Amgen workers in Boulder and Longmont involved in manufacturing were notified Thursday, and they will receive severance packages, said Peggy Kraus, a spokeswoman at Amgen Inc. (Nasdaq: AMGN), which is based in Thousand Oaks, California.
The bulk substance of Epogen – named epoetin alfa – is made at the plant in Longmont. It’s shipped to an Amgen plant in Puerto Rico, where it’s made into a final product, Kraus said. The plant in Puerto Rico will remain open, Kraus said.
A remaining Colorado staff of 430 people in Boulder and Longmont will work on process development, quality systems and corporate support functions, Kraus said. Process development is the work done after drug candidate research and development has been completed, but before the drug is manufactured, Kraus said. Colorado employees work on process development for Amgen drug candidates being developed at all company locations, she said.
Amgen’s Colorado employees shuttle between the Boulder and Longmont locations, making it difficult to identify how many will work at each facility after April 30, Kraus said. About 260 employees work at the Boulder plant, Amgen officials have said in the past.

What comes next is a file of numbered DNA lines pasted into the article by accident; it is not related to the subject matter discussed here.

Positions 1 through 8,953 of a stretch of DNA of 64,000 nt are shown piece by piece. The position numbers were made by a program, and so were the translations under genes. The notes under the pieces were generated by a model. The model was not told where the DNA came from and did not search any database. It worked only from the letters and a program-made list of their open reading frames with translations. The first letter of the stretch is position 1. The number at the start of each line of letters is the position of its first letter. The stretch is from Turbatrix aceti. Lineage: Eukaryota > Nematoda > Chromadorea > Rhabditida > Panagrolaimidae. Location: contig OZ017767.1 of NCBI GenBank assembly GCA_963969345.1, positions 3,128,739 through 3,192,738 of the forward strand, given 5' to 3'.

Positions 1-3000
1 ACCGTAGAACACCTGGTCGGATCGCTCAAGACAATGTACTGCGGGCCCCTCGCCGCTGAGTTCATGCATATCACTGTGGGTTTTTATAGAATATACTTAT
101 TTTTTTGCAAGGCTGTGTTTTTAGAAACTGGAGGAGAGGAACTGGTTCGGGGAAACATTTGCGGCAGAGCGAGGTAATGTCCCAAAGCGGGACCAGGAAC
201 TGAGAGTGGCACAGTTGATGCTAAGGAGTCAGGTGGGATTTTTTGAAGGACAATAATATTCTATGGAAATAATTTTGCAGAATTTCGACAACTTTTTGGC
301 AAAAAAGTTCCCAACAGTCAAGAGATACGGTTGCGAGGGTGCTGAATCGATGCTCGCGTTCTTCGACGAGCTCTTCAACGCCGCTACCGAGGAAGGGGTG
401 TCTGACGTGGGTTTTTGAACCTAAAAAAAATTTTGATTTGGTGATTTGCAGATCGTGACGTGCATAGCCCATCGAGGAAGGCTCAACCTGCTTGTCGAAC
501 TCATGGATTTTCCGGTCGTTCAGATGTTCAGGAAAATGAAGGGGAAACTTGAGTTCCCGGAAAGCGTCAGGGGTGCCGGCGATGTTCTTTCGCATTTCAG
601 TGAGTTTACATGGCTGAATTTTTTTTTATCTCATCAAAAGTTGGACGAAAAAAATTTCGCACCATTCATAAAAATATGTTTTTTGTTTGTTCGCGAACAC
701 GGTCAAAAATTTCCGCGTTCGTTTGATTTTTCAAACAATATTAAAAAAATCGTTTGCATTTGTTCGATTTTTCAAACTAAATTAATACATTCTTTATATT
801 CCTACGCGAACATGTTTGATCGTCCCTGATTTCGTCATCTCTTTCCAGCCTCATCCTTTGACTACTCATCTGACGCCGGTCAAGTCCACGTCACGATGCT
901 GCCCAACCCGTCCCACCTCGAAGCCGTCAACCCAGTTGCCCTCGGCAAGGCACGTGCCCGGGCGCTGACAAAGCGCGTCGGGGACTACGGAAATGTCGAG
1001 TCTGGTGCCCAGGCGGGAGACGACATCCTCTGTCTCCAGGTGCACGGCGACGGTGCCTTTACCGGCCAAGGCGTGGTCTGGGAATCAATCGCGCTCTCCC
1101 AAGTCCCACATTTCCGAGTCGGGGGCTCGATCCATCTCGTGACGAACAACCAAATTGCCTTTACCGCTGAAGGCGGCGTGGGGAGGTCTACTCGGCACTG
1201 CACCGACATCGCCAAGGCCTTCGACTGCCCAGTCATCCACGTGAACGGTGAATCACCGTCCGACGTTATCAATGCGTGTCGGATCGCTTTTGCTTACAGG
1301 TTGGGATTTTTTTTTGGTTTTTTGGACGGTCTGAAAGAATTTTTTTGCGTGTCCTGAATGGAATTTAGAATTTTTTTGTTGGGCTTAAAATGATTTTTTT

The company announced in August 2012 that it would stop manufacturing the bulk substance of Epogen in Longmont within 12 to 15 months.
Amgen will “idle” its Longmont manufacturing facility – named Building 20, Kraus said. Putting a building in “idle” mode means it could be brought back to full manufacturing capacity more quickly than if the building was completely closed, she said.
Amgen announced fourth-quarter revenue of $5.01 billion, up 13.3 percent over the same period the year before. Year-end earnings for 2013 were $18.7 billion, up 8 percent year-over-year from 2012.
Amgen’s stock was down 97 cents in midday trading Friday at $119.92 per share. The stock has traded in a range between $82.92 and $124.46 in the last year.